Show simple item record

dc.contributor.advisorKisley, Michael A.
dc.contributor.authorPoe, Jennifer Marie
dc.contributor.committeememberGreene, Edie L.
dc.contributor.committeememberGavett, Brandon E.
dc.date.accessioned2016-05-10T22:43:10Z
dc.date.available2016-11-10T04:39:28Z
dc.date.submitted2016-05
dc.descriptionIncludes bibliographical references.
dc.description.abstractAttachment theory is often used to explain differences in responses to emotional events and perceived threats from the environment related to interpersonal relationships. While this has been thoroughly studied regarding interpersonal attachment, potential attachment to God has only begun to be explored. The present study aimed to assess neurophysiological measures of attachment, in particular electroencephalograms (EEGs) to attachment cues, as these could provide insight into the early, automatic processes of attention allocation when the threat of separation from God (the attachment figure) is made salient through negative cues. For the present study, moderate to highly religious individuals heard attachment-related sentence stems in which God was centered as the attachment figure. These stems ended with the visual presentation of a positive, negative, or nonword target. Brain responses to these target words were analyzed across three epochs (N400, early LPP, and late LPP). Results regarding attachment style predicting N400 amplitudes for negative cues trended toward significance with attachment anxiety predicting smaller (less negative) N400s, contrary to hypotheses. However, exploratory analyses revealed an interaction of word type by time epoch such that negative words garnered greater sustained attention in the late LPP. Furthermore, attachment anxiety was a significant predictor of this later attention allocation to negative cues when participants reported being in a relationship. Interpretations of these findings are explored in the framework of the correspondence and compensation models of religious attachment. Limitations and future directions are discussed.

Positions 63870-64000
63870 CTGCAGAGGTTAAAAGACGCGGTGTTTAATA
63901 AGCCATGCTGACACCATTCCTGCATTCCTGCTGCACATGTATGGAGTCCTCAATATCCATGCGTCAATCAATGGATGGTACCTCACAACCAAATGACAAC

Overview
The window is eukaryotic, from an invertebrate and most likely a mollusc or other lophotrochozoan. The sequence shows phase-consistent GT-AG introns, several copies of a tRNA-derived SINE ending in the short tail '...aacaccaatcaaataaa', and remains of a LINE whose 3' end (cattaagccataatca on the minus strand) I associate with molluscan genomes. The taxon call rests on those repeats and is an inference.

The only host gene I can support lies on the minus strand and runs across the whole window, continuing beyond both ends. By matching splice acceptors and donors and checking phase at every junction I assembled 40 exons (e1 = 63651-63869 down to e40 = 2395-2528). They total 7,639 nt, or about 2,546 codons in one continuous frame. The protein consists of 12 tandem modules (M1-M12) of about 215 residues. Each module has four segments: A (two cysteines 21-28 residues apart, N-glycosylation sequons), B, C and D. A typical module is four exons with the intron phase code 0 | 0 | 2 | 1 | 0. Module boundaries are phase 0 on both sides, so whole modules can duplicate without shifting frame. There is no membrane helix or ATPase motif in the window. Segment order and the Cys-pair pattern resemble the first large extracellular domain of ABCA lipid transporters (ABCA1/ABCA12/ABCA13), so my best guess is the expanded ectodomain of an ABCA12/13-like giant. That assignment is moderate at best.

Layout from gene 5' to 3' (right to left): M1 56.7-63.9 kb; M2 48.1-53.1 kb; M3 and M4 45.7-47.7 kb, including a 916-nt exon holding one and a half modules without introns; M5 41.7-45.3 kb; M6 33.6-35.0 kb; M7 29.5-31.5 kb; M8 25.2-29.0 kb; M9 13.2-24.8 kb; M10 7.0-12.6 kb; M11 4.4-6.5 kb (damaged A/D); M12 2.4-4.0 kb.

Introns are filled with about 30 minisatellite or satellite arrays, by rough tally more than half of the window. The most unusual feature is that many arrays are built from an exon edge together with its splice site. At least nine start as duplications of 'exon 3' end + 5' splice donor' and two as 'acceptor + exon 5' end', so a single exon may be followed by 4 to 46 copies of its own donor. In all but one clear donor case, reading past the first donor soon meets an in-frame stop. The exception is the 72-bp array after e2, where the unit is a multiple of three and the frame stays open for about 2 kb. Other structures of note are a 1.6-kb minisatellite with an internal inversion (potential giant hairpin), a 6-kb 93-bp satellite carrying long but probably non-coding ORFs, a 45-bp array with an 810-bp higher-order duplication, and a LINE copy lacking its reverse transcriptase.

dc.identifierPoe_uccs_0892N_10170.pdf
dc.identifier.urihttp://hdl.handle.net/10976/166574
dc.languageEnglish
dc.publisherUniversity of Colorado Colorado Springs. Kraemer Family Library
dc.relation.ispartofTheses
dc.rightsCopyright of the original work is retained by the author.
dc.rights.accessEmbargo Expires: 11/10/2016
dc.subjectAttachment Theory
dc.subjectEEG
dc.subjectERP
dc.subjectReligion
dc.subjectReligious Attachment
dc.titleCloser to God: An ERP Investigation into the Role of God as an Attachment Figure
dc.typeText
dcterms.cdm.subcollectionPsychology
dcterms.embargo.expires2016-11-10
thesis.degree.disciplineCollege of Letters, Arts, and Sciences-Psychology
thesis.degree.grantorUniversity of Colorado Colorado Springs
thesis.degree.levelMasters
thesis.degree.nameMaster of Arts (M.A.)


Files in this item

Thumbnail

This item appears in the following Collection(s)

Show simple item record